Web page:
Now,30 years later.. maybe I should give it a go?

  • IF December 11, 2009, 6:46 am

    I’ve ordered a sheep head for Xmas dinner from my GFs family in Bulgaria. The Hungarians know this dish as well, as does an Iranian colleague. Lets see if I am brave enough! But it seems the dish is quite common, unlike your rotten fishes.

  • sylvia hikins December 11, 2009, 11:59 am

    There are worst things you can eat. I once tried geed…stuffed bulls penis..I’m not sure what it was stuffed with (or what it had stuffed, come to think of it) but it was pretty undigestable! I think I’de settle for your ram’s head anyday.
    sylvia from merseyside

  • Jeffrey December 11, 2009, 5:04 pm

    Doesn’t Sheep Worrier arrive on Saturday? And here I wondered what the sheep had to be worried about 🙂

  • Joerg December 11, 2009, 9:43 pm

    Speaking of grossing out tourists – one of the first sights tourists, newly arriving by Flybus at the BSÍ bus station, might notice is a billboard advertising svið at the local restaurant in the terminal building (I guess it’s not saw-it-yourself). Here is a picture of it:

    http://picasaweb.google.com/lh/photo/wqJfUCx19CX6OVvf68mDSA

    It is almost looking like a svið-burger, which would be a very genuine Icelandic alternative to a BicMac after McD’s departure from Iceland.

    What is actually done with the removed sheep’s brain? Another Icelandic speciality?

  • alda December 11, 2009, 11:11 pm

    Thanks, everyone!

    Schnee – that is a great photo! 🙂

    Dumdad – I see I refrained from mentioning my country’s culinary, er, delicacies …

    silvia – yep, I think I’d rather have the svið. Although we – oh, excuse me, THEY – eat pickled ram’s testicles here. 😉

    Jeffrey – yes indeed! You are more up to speed on these things than I am.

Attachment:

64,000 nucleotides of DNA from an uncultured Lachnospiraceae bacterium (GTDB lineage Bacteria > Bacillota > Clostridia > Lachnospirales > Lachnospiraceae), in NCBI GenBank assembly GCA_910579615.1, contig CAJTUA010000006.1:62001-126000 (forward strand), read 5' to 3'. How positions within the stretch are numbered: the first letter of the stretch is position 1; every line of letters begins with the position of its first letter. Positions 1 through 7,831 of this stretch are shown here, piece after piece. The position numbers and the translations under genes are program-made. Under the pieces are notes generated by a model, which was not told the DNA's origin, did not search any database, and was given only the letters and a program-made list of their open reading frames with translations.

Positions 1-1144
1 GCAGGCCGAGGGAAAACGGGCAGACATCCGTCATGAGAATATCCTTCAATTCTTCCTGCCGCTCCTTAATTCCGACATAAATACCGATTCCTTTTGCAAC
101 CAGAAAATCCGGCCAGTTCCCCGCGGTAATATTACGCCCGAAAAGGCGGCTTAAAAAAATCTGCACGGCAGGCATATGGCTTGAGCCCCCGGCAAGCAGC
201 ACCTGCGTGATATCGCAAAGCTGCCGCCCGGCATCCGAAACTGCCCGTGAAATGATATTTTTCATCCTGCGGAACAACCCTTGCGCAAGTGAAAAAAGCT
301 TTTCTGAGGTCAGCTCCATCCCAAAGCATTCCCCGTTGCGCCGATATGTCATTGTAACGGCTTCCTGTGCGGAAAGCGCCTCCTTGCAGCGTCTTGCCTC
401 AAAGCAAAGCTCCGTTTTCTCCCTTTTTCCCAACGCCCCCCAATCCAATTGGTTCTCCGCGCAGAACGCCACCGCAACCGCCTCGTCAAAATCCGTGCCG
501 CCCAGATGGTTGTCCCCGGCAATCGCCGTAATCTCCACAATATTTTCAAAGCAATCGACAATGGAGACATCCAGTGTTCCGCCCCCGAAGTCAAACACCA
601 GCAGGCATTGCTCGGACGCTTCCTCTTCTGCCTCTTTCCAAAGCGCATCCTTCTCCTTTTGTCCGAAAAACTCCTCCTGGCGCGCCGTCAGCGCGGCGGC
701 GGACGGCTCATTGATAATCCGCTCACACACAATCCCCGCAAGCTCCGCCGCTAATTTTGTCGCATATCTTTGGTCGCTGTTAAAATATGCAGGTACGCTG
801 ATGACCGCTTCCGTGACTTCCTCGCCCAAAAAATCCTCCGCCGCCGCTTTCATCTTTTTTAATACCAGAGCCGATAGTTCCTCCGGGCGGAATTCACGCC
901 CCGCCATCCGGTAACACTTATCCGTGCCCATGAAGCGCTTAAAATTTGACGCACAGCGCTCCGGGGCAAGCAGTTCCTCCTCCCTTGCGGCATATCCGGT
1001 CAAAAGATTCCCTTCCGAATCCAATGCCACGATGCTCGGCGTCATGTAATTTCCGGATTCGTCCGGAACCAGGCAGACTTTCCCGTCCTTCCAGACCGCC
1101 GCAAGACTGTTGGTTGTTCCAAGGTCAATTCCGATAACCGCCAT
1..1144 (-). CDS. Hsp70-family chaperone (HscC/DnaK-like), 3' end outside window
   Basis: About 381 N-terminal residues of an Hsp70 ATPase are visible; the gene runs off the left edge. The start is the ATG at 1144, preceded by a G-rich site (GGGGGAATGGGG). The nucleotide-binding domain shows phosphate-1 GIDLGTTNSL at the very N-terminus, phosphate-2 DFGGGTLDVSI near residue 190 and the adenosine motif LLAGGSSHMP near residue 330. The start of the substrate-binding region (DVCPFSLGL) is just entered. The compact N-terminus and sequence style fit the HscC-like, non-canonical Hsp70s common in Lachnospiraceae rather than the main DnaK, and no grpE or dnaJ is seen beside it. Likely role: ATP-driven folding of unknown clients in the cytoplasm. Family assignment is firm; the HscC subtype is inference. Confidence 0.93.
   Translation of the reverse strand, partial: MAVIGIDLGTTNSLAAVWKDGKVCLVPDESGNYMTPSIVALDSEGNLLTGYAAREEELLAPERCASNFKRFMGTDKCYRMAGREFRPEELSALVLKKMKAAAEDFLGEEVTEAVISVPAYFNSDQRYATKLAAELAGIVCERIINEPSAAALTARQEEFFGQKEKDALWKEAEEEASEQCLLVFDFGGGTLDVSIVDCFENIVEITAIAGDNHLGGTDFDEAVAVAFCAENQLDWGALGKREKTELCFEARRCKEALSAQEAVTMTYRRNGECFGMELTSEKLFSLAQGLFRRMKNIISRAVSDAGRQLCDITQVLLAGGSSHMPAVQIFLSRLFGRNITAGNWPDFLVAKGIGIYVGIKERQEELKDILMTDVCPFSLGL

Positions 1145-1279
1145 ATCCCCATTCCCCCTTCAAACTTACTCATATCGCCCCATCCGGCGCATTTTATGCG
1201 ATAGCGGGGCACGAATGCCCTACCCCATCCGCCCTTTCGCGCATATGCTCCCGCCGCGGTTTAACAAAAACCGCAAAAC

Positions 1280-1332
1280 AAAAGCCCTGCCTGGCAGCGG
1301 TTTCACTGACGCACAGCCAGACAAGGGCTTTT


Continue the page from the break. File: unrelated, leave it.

Joerg – that svið head looks very innocuous when presented like that.

  • Schnee December 11, 2009, 11:14 pm

    Thanks! 😀

  • Lisa in Toronto December 12, 2009, 5:20 pm

    Ummm … this anecdote is not making me change my vegetarian ways.
    I don’t think I would have been able to enter that laundry room ever again ….
    Thanks for the very memorable post.

  • Gamler December 13, 2009, 5:36 am

    Your url was forwarded to me. I would say you have seen the new poverty now. But you neglect to notice is not all who eat svið. For this is cheap. More cheap not prepared and not frozen in Bonus, more cheap not singed. Your neibor is probably quite poor now. My guess is the dry room has electric fire and was used to singe. Is the way in city without outdoor fire. The poor in cities use what is there that they can use, as the poor must. They cannot care about rich more than rich care about the poor. You are rich to be able to run buy a tumble dryer and buy frozen and dislike poor being poor to near. The poor cannot choose. Now you have them with you. This is kreppa. Of sawing I have never heard. We do with light ax, out of doors, singe with open fire, open with three strokes, one between eyes, one at top, one at back with twist to loosen, then cook. Open after cooking.

  • kevin o'connor waterford Ireland December 14, 2009, 1:49 am

    I think that you have been too long away from Iceland Alda losing track of your ethnic roots and culture. If I ever moved to Iceland I would get a whole live one of them and invite my neighbours round and get going with a flame thrower and chainsaw, then after a delicous meal would give them a selection of the finest french wines whilst playing Bach on my music system to show them how sophistcated I was. You have to intergrate with the indigenous natives and their culture pehaps I could get Gamler to help me cook.